1.2 Trend analysis
Trend Estimate program (ESTREND) includes both parametric (Tobit regression) and non-parametric (seasonal Kendall test) methods to evaluate trends in constituent water quality data. Tobit regression uses maximum likelihood estimation (MLE) method to determine trends when more than 5% of the observations are censored. The seasonal Kendall test
is suitable for parameters with less than 5% censored data. The rate of change in each water-quality variable is quantified by the seasonal Kendall slope estimator.
It is well known that trend analysis of water quality is more difficult, when concentration is related to streamflow. To eliminate flow effects, ESTREND uses various regression models or locally weighted scatter plot smoothing (LOWESS) techniques to find the concentration-flow relationship, and compute the time series of flow-adjusted concentrations (FAC). Then apply the seasonal Kendall test for trend and slope estimator to time series of FAC values. To account for seasonality in trend analysis, this test makes pairwise comparisons of data values from the same seasons and then combines the results into the seasonal Kendall test statistic. In addition, this test also can deal with common problems in water quality series such as short records, missing data, outliers, irregularity in the measurement pattern and particularly serial correlation.
1.3 Mass load calculations
Load Estimator (LOADEST), a FOTRAN program estimates daily, monthly or annual loads in rivers by developing regression models. Load Estimator automatically selects one of eleven predefined regression models, based on the Akaike information criterion (AIC)[31–32] (see Appendix).
LOADEST includes three methods to estimate loads: maximum likelihood estimation (MLE), adjusted maximum likelihood estimation (AMLE) , and least absolute deviation (LAD) . MLE and AMLE both assume that model residuals are normally distributed. If the calibration dataset is uncensored, the MLE is used. The AMLE method is used to estimate loads when the calibration dataset includes censored data. The LAD method estimate loads when the normality assumption is violated.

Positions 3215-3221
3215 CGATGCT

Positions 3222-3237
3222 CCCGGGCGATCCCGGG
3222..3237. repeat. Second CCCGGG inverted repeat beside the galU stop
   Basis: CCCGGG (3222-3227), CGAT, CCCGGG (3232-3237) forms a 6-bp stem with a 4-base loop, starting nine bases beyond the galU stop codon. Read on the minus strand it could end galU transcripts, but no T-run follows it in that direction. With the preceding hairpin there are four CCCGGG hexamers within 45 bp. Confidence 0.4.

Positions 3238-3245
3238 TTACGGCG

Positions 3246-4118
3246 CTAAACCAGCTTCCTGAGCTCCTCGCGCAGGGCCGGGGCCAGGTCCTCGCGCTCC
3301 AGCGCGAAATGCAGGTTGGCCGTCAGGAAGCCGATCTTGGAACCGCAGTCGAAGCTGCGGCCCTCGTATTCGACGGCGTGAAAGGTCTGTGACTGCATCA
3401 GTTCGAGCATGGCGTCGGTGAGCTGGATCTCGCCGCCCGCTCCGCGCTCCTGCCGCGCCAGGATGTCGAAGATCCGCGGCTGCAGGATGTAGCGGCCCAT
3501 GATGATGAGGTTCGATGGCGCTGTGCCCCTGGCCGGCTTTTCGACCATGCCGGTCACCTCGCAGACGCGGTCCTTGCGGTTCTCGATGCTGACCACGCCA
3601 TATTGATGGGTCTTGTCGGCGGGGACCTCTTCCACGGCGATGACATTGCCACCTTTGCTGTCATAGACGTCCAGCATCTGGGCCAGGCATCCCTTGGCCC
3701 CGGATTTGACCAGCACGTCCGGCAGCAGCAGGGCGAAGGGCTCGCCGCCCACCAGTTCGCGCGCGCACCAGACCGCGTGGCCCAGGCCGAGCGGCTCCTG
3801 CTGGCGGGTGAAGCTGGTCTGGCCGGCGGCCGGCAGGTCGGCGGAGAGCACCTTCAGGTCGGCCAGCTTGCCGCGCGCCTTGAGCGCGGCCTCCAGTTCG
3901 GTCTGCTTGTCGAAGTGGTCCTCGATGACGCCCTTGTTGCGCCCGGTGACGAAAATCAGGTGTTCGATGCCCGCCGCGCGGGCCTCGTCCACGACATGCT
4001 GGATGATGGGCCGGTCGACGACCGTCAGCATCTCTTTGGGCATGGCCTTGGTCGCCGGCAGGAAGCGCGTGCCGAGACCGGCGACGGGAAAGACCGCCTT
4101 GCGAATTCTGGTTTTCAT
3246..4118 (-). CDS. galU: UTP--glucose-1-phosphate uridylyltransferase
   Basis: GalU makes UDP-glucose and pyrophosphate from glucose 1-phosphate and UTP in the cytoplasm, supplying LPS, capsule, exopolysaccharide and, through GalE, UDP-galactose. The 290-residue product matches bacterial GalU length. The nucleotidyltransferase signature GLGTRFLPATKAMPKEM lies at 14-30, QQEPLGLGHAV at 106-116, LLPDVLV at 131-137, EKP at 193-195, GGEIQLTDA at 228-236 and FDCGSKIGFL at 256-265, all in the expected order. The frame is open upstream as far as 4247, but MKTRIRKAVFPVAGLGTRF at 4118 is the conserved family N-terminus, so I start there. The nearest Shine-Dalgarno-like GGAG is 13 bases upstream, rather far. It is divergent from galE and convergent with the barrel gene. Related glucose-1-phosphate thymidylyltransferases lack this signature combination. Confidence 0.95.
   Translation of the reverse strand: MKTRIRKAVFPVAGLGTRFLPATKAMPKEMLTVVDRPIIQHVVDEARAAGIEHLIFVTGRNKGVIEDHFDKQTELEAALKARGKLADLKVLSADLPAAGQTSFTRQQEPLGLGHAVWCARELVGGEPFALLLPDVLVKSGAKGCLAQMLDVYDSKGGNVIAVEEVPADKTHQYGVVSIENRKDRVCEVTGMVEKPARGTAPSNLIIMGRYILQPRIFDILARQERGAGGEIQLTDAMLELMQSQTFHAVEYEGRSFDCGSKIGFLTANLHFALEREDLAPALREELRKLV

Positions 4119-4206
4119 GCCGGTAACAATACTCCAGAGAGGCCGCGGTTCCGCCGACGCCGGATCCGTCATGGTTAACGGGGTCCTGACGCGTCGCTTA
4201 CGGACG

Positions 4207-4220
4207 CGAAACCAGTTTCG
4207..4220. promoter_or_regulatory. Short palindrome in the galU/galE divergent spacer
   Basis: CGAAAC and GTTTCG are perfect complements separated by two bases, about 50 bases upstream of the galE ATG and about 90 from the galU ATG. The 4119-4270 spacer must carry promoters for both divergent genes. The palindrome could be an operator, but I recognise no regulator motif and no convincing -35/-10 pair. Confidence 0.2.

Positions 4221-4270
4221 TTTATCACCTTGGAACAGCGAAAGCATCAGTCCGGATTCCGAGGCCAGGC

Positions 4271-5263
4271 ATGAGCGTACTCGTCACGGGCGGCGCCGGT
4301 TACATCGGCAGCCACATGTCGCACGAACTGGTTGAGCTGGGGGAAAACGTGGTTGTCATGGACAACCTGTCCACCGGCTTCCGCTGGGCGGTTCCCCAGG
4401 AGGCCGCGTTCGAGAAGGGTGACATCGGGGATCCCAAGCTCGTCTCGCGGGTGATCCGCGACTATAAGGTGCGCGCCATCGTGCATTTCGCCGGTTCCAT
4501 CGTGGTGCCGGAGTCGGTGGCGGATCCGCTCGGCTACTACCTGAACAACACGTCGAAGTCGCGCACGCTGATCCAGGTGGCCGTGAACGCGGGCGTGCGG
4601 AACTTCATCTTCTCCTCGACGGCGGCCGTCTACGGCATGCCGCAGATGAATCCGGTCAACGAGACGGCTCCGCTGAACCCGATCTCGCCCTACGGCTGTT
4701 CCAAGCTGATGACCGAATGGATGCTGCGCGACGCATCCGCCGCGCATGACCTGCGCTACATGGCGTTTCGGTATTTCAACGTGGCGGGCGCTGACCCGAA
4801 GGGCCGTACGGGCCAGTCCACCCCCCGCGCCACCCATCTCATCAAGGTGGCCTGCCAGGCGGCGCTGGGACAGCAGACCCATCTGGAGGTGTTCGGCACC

Regression models performance is assessed using two criteria: coefficient of determination (R2) and
Nash-sutcliffe’s coefficient (NSE). In addition, residual distribution is evaluated using a goodness-of-fit test described by probability plot correlation coefficient (PPCC). Serial correlation of residuals (SCR) and residual data are also used to verify the validity of the model.
2 Results and Discussion 2.1 Relationship of water-quality constituents to discharge
Plots were generated to depict the LOWESS lines of concentration as a function of discharge for NO3-N, NH3-N, TN, TP, TSS and COD at the monitoring site. LOWESS minimized the influence of outliers on the smoothed line. A smoothness factor (F) of 0.5 was used for the plots shown in Fig. 4.
The concentration of NH3-N as a function of discharge showed no substantial changes with increasing discharge, indicating there was no significant dilution effect or increase in concentration due to washoff. The NO3-N plot showed only initial dilution at lower discharges. An initial increase in COD concentration at lower discharges, followed by a decrease in concentration with increasing discharge, might directly related to discharge of point source contaminants followed by dilution. The concentrations of TN and TP as a function of discharge indicated the effects of dilution and washoff.
2.2 Temporal trends
Both raw concentration (RC) data and flowadjusted concentration (FAC) data were analyzed for trends by the seasonal Kendall test using 12 seasons (Table 1).
Based on the seasonal Kendall FAC, significantly increasing trends in NH3-N, TN, TP and COD were detected at the 0.05 probability level over the study period, which should be paid attention. The slopes of these trends ranged from 13.07 to 24.11 percent per year. Slope of NH3-N exhibited the highest value. However, concentration of TSS showed a significant decreasing trend of 12.34 percent per year during the study period. Concentration of NO3-N showed no significant trend over the study period.
Results were similar for unadjusted and flowadjusted NH3-N, TN, TP, TSS and COD concentrations, indicating that these trends were not caused by variation in stream discharge. Factors that may be contributing to gradually increasing concentration include wastewater discharge especially municipal wastewater discharge and increasing in a lot of fertilizer use in upstream.